The editor of The Journal brings up some very valid points and a cogent argument regarding the office of Sheriff (Etc., March 19).
I think that the office of sheriff, with its wide and broad powers, was determined to be an elected position by the Founding Fathers. Its history starts in England where the sheriff acted under the king’s authority and even collected taxes. The word “sheriff” itself is believed to be a combination of “shire reeve” … a person keeping the peace in the shire.
I believe the idea was to reflect the influence of the people, as who is the chief official to enforce their own laws. People may not like the law, but they are the ones responsible for their creation. The law enforcement officer is the person charged with their enforcement. I believe the sheriff as an elected position was to see that good judgment was used in the enforcing the law.
I think the Founding Fathers felt that it was a check and balance system to ensure that there is a measure to protect against a police state; too stringent enforcement would lead to election of a new sheriff.
Democracy and its forms of government may be considered volatile because of rapid shifts in attitudes. This makes enforcing the law a bit challenging. Also remember the U.S. is still relatively new in world history and people have the power to govern themselves is still evolving.
Appointed or elected has a political dimension because it represents the will of the people. If appointed, the official responds to the elected officials they serve. The correct title is “Office” and not “Department” for sheriff because it stands alone and is not subjugated to the governing body like a police chief.
The citizens are charged with their own authority should be very mindful of that power. As such, each citizen in a democracy has a duty to act intelligently when exercising their rights, most importantly the power of their vote.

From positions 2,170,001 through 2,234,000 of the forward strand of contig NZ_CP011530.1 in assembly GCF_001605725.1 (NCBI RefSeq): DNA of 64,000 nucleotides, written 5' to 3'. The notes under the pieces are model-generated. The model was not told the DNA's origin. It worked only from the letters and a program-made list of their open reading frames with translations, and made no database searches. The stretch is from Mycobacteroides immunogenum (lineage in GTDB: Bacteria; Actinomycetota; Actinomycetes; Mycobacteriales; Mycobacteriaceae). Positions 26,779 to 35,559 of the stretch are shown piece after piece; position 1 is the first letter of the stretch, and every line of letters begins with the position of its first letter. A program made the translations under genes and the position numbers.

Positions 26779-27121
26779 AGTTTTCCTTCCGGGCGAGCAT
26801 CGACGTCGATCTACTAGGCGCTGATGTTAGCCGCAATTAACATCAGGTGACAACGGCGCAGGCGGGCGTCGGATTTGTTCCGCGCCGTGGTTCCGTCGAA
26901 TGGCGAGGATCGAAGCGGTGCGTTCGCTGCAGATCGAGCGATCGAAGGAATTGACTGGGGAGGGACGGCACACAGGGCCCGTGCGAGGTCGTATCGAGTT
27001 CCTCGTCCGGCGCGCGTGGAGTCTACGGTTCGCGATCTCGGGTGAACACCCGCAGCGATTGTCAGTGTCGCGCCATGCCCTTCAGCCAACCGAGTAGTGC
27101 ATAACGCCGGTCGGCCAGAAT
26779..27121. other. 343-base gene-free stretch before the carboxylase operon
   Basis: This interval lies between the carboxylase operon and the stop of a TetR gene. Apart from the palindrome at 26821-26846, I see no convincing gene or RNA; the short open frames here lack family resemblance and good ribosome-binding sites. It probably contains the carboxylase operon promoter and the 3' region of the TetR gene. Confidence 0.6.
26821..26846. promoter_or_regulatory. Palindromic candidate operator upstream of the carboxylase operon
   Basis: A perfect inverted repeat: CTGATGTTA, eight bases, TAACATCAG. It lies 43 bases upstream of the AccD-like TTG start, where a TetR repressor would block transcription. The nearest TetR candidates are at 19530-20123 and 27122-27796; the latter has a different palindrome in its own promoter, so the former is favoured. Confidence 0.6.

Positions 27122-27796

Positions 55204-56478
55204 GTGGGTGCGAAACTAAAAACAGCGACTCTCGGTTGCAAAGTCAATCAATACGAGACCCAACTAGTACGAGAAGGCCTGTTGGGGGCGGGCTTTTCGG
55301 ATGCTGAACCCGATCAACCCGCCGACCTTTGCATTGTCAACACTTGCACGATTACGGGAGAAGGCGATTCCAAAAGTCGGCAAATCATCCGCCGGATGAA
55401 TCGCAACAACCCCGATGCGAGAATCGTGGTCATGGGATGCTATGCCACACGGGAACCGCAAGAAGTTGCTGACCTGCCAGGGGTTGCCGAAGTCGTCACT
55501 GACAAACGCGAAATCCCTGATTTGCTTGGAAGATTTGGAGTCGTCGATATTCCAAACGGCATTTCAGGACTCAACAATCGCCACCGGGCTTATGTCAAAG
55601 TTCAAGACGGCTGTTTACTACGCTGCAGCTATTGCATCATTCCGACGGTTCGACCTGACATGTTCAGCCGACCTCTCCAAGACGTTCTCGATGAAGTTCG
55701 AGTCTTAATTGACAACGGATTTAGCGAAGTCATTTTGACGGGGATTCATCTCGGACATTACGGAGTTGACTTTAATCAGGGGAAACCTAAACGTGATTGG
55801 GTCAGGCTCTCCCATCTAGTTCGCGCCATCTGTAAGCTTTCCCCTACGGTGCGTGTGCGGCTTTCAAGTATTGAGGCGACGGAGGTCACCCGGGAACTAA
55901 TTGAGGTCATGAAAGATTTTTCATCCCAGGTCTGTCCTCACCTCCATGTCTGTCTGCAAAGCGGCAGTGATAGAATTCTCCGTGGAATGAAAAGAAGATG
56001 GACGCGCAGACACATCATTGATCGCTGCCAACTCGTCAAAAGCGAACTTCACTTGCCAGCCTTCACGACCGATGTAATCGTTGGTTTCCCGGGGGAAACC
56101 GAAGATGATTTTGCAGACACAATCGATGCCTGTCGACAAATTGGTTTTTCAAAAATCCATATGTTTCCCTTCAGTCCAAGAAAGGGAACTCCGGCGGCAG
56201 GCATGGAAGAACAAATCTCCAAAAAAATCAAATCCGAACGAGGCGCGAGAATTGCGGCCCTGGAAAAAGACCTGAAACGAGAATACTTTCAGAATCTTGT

Through Southwest Health, community members make a difference each day by touching the lives of others. These community members are the volunteers who understand the importance of giving back, the value of providing help and, the significance of the gift of time.
These volunteers come through the doors of Epione Pavilion, Southwest Behavioral Services, and Southwest Health each day to help their fellow community members in countless ways. Our volunteers offer a link to the community and provide comfort to others, when they need it the most. Each of our volunteers shares their unique talents which help to brighten the lives of our patients, staff, and people throughout our communities. The compassion and unwavering dedication toward fulfilling the Southwest Health mission, caring for life, is inspiring to me and the entire team at Southwest Health.
In honor of National Volunteer Week April 6–12, Southwest Health will be hosting a luncheon to recognize our volunteers. Southwest Health is very fortunate to have dozens of volunteers who give of themselves to help others. As Southwest Health continues to grow, there will be numerous opportunities to join fellow community members in supporting our organization’s life saving and life sustaining programs and services.
National Volunteer Week is a great time to learn more about volunteer opportunities throughout Southwest Wisconsin and at Southwest Health. To become a volunteer please contact either Liz Delehanty, Epione Pavilion Activities Director or Tammie Richter, Foundation Director for Southwest Health at 348-2331 for more information.
As CEO of Southwest Health, I encourage you to join your fellow community members, volunteer and make a difference in the lives of others. On April 7, when I welcome the approximately 50 volunteers who will be honored during the Southwest Health Volunteer Luncheon I will be surrounded by some of the most selfless individuals in Southwest Wisconsin. On April 7, Southwest Heath will take a moment to say thank you and honor our volunteers. I know that many of my fellow administrators, directors, and managers of organizations through Southwest Wisconsin will be doing the same during National Volunteer Week and I know that we all join together in saying, “thank you.” The individuals who volunteer in Southwest Wisconsin help to ensure we all have a wonderful place to live, work, raise families, and fortunately for all of us receive outstanding healthcare.
Southwest Health CEO
The Platteville Journal will print most letters to the editor, regardless of the opinion presented. The Journal reserves the right to edit material that is libelous or otherwise offensive to community standards and to shorten letters the Journal feels are excessively long. All letters must be signed and the signature must appear on the printed letter, along with a contact number or email for verification. Some submitted letters may not be published due to space constraints. “Thank you” letters will not be printed. All letters and columns represent the views of the writers and not necessarily the views of The Platteville Journal.